Home Secretary Amber Rudd should "consider her position" over the "misery" caused to Windrush migrants, Labour's shadow home secretary says.
"So many things have gone wrong," Diane Abbott told BBC Radio 4's Today programme, and Ms Rudd should take responsibility for them.
She accused Ms Rudd of withholding information about how many people have been wrongly detained or deported.
The government has apologised to those affected.
And it has set up a task force to prevent the children of first generation Commonwealth migrants from being deported because they haven't got the right paperwork.
Some have lost their jobs and access to NHS services, or been detained in immigration removal centres, because a change in the law means they have to prove they have been living in the UK, even though they have been in the country legally for decades.
And it has now emerged that documents that had been used by officials to help establish when people arrived in the UK were destroyed by the Home Office in 2010.
The landing cards, which were filled out by Commonwealth migrants arriving in the UK, a process which began with the Empire Windrush ship in 1948, had been stored in the basement of an office in Croydon.
But they were "disposed of" during an office move to comply with, the Home Office says, data protection laws.
The Home Office says the cards were not definitive proof of continuous residence in the UK – it says things like employment and school records were a more reliable method.
But Diane Abbott said the government was "wrong to dismiss the importance of the landing cards" as many Windrush cases turned on when someone entered the country "and the fact that they were just thrown away shows the Home Office doesn't have a care for Commonwealth migrants".
Conservative Culture Secretary Matthew Hancock told Sky News the decision to destroy the documents was taken by officials at the UK Border Agency, which was independent at the time, and had since been brought under direct Home Office control.
'I have always thought I was legal'
Changes to migration rules introduced when Prime Minister Theresa May was home secretary mean those who lack documents are now being told they need evidence to continue working, access key services or even remain in the UK.
This is what happened to 60-year-old Anthony Bryan. He lost his job when he received a letter informing him he had no right to remain in the UK.
He says: "It was a shock because I have always thought I was legal, I was British. I have been here from when I was eight. I didn't give it another thought."
Mr Bryan, who came to Britain from Jamaica in 1965, was held in a detention centre twice for nearly three weeks last year.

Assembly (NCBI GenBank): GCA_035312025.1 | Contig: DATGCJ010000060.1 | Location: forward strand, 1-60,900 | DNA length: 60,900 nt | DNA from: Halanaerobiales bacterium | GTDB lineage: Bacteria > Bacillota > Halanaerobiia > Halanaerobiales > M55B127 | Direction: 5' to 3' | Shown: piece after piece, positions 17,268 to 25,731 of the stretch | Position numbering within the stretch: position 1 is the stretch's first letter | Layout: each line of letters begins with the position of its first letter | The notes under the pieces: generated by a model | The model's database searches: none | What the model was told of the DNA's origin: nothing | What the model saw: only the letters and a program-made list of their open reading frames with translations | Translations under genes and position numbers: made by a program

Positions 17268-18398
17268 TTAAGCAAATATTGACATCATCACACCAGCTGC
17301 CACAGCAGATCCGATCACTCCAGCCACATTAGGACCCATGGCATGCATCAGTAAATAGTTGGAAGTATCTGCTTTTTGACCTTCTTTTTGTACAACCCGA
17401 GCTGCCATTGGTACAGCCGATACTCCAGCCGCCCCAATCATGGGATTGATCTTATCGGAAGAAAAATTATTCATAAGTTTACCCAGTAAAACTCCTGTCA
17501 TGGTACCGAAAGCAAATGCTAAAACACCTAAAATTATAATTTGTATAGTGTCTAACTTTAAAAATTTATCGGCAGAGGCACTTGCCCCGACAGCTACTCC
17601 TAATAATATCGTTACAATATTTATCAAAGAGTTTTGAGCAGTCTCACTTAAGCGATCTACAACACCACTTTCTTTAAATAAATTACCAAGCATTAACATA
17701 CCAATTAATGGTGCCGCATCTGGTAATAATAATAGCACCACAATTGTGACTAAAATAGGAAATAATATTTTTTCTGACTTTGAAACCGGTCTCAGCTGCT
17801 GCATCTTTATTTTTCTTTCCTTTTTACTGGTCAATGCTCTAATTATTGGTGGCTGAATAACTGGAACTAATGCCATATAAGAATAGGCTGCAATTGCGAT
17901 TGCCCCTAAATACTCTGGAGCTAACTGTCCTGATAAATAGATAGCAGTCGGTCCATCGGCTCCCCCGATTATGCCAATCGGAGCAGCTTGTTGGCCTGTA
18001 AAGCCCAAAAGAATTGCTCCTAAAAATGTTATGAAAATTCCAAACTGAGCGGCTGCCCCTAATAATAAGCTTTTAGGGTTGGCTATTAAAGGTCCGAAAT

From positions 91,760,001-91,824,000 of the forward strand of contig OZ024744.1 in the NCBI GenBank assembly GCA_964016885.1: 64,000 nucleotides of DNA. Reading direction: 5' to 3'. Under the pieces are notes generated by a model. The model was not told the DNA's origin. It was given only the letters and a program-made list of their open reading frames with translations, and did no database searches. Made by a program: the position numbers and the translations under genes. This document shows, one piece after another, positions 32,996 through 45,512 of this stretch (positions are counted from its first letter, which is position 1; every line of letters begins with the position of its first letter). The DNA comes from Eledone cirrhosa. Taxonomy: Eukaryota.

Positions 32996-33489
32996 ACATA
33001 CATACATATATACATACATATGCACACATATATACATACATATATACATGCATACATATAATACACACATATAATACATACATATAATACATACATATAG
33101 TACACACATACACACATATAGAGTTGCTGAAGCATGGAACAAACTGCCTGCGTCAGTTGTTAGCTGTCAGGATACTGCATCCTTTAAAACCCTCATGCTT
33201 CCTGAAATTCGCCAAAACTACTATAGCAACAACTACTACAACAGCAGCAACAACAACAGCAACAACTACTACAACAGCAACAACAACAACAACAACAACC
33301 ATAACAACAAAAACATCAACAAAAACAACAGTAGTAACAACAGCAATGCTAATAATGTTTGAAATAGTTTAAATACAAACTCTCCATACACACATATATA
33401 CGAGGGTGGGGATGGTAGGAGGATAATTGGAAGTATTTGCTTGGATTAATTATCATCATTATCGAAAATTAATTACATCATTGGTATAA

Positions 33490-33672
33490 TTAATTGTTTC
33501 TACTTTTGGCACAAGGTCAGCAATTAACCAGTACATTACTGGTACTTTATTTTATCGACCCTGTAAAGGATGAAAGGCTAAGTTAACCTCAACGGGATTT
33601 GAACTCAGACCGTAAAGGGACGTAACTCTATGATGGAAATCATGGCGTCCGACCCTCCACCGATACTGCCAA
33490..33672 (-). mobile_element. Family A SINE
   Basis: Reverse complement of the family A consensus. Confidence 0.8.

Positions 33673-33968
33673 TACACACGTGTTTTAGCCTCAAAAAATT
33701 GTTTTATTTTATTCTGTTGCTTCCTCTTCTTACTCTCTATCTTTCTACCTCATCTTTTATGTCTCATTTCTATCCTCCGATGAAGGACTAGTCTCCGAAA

He has since been given leave to remain, but is still waiting for legal paperwork to confirm his right to stay.
The children of Commonwealth citizens who arrived with their parents in the UK were automatically granted leave to remain up to the early 1970s.
But they would lose that right if they left the country for more than two years, and the Home Office has been demanding multiple documents to prove residence rather than, say, accepting as proof HMRC records showing that someone had paid tax each year in the UK.
Ms Abbott said the criteria used by the Home Office to establish continued residency was "arbitrary" and officials should be allowed to use their own discretion to decide on cases.
"There should be a group exemption for people who fall in this category – a group of Caribbean migrants who came here as children," said Ms Abbott.
- Windrush warning over EU citizens' rights
And she said it was "extraordinary" that the home secretary had not taken responsibility for the scandal and blamed officials.
"It is not a new situation. It has been going on for years. She has information about who was deported and who was in detention and she needs to make that information public," she told Today.
"This has caused so much misery and ruined so many people's lives."
The Home Office says it is looking at 49 cases relating to Windrush migrants as a result of calls received to a new hotline on Tuesday and has information for anyone concerned about their lack of documentation on its website.
The European Parliament's Brexit chief Guy Verhofstadt has, meanwhile, warned the UK government that EU nationals must not face a similar sort of "bureaucratic nightmare" if they want to stay in the UK after Brexit.
"After the Windrush scandal, we want to be sure that the same is not happening to our European citizens," he told the European Parliament.
The UK government says the three million or so EU citizens living in the UK will only have to provide a limited amount of information in a process which will take minutes, to secure their right to stay.
Are you a member or descendant of the Windrush Generation – or did you arrive in the UK from another Commonwealth country as a minor between 1948-1971? We'd like to hear from you via email firstname.lastname@example.org.
Please include a contact number if you are willing to speak to a BBC journalist. You can also contact us in the following ways:
- WhatsApp: +44 7555 173285
- Send pictures/video to email@example.com
- Upload your pictures / video here
- Tweet: @BBC_HaveYourSay
- Text an SMS or MMS to 61124 (UK) or +44 7624 800 100 (international)